Massachusetts’ law permits “recovery” for damages suffered as a result of injuries sustained in car accidents.
The term “damages” refers to physical injuries, death, pain and suffering, and economic losses such as medical bills and loss of income.
Who Can Sue?
Generally, Massachusetts’ law allows a person to sue for pain and suffering if their medical expenses related to the accident are more than $2,000.00.
Medical expenses include hospital bills, doctor’s bills, bills for x-rays and other tests, such as Magnetic Resonance Imaging (MRI).
Also included in this category are ambulance bills, prescriptions, bills for physical therapy and chiropractic care.
Massachusetts’ law also permits a person to sue for injuries if he or she suffers a permanent injury or a broken bone, regardless of the amount of his or her medical bills.
If someone dies from injuries caused by a car accident, his or her “estate” can sue, regardless of the amount of medical expenses.
How Do My Bills Get Paid?
Generally, your medical bills are paid by the insurance company that insures the car that you were in. If you were injured as a pedestrian, the insurer for the car that hit you is required to pay.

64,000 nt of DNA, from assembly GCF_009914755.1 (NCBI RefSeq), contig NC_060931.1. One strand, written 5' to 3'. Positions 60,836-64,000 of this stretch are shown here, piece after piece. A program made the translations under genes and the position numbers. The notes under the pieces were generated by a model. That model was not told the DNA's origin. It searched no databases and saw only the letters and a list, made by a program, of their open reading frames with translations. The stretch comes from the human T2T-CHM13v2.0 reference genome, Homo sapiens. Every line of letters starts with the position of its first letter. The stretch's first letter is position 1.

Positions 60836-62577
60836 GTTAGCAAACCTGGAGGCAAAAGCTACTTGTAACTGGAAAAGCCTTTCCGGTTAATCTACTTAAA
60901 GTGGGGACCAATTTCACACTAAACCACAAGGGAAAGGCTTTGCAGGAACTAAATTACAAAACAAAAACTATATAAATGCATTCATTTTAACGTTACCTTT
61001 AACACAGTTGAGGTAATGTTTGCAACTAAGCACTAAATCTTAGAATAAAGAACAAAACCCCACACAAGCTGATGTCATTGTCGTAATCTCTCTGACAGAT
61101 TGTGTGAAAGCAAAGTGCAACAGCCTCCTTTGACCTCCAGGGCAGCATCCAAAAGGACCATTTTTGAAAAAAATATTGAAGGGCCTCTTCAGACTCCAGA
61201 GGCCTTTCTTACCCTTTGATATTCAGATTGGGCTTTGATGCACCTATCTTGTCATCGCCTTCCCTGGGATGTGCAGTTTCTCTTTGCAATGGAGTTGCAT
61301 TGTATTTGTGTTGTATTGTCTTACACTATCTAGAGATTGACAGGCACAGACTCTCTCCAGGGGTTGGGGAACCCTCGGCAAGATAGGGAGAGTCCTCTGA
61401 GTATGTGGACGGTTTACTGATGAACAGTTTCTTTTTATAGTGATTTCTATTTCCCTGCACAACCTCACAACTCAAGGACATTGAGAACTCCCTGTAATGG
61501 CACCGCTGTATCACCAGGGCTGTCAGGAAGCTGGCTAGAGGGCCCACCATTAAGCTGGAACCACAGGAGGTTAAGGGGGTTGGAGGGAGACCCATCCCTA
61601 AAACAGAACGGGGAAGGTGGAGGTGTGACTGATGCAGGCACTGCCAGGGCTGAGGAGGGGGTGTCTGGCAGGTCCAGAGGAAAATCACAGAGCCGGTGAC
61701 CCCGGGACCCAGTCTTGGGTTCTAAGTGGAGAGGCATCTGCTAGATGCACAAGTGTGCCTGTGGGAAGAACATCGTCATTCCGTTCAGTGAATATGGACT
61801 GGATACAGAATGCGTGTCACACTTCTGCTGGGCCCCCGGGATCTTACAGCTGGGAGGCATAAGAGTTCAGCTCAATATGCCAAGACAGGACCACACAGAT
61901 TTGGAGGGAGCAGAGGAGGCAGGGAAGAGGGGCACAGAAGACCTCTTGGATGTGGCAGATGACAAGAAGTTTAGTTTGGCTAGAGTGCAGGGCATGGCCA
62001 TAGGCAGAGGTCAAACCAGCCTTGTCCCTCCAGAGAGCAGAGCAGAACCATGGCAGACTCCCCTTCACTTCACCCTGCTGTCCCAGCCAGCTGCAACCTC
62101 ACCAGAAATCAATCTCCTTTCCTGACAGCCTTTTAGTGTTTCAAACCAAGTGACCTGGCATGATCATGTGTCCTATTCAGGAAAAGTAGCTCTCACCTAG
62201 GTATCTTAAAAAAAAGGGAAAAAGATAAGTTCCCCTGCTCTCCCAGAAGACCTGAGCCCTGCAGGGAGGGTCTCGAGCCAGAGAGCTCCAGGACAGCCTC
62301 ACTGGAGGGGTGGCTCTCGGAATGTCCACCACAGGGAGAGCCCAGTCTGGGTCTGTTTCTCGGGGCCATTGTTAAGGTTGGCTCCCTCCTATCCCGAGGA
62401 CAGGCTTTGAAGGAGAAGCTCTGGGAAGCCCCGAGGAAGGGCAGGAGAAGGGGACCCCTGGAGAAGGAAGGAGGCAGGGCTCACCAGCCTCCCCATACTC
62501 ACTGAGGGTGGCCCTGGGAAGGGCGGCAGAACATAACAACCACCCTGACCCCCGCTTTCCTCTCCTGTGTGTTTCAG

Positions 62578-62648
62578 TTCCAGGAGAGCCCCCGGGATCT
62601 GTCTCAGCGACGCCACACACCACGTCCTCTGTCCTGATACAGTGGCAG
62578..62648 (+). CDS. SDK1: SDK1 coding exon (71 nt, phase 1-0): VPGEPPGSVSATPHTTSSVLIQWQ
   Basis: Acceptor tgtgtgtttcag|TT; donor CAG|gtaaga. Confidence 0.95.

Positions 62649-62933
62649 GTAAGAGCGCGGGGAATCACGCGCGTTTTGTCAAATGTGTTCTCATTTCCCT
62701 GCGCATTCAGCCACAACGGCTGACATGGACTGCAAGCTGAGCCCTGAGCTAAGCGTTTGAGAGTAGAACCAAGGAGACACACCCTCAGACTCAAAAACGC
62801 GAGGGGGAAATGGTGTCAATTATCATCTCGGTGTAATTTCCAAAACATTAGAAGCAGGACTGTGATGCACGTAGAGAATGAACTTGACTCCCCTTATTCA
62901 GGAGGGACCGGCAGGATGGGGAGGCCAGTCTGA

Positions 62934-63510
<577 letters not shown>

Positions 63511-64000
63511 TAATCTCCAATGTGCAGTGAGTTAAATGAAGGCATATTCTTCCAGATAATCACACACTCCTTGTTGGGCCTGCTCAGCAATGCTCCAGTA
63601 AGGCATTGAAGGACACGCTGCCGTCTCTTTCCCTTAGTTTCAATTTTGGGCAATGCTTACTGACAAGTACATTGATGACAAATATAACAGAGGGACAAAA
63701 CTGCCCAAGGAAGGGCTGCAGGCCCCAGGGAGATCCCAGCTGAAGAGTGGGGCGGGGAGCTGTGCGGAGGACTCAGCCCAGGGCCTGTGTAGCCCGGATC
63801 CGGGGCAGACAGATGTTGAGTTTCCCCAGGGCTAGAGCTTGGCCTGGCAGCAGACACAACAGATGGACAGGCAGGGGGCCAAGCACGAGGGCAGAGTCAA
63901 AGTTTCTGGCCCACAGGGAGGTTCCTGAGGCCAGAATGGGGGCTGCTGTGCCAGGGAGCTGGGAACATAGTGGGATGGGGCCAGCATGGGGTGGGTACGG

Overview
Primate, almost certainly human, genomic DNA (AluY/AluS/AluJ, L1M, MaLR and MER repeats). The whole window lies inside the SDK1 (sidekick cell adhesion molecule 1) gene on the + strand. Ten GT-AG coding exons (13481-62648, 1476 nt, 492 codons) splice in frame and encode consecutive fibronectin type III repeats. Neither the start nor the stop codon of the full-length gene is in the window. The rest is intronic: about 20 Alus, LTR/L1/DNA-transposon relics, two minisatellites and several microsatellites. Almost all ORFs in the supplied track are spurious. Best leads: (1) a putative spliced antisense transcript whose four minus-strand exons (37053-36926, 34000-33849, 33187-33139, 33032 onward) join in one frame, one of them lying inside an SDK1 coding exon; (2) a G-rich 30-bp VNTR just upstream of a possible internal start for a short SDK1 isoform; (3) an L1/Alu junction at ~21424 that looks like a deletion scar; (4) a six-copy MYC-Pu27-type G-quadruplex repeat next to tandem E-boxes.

The insurer must consider any “reasonable and necessary” medical expenses that are “causally related” to the accident.
What If I Miss Time From Work?
If a medical professional determines that you are unable to work as a result of your injuries, the auto insurer for the car that you were occupying will pay 75% of your gross weekly wage for your period of disability.
Since the disability must be ”medically necessary” you must have a disability note from a medical professional in order to be paid for your time out of work.
What About The Damage To My Car?
Generally, the responsible party –or their insurance company –must pay for the property damage to your vehicle.
If you had “collision” coverage on your vehicle, you insurance company will pay for the damage to your car. If you did not have collision coverage, the responsible party’s insurance should pay for the damage to your car if it is determined that you were not at fault for the accident.
Am I Entitled To A Rental?
Under most circumstances, the responsible party’s insurer will pay “reasonable rental” charges if you were not at fault for the accident.
On the other hand, if you purchased optional “substitute transportation” coverage on your auto policy, your insurance will pay reasonable rental fees, regardless or fault.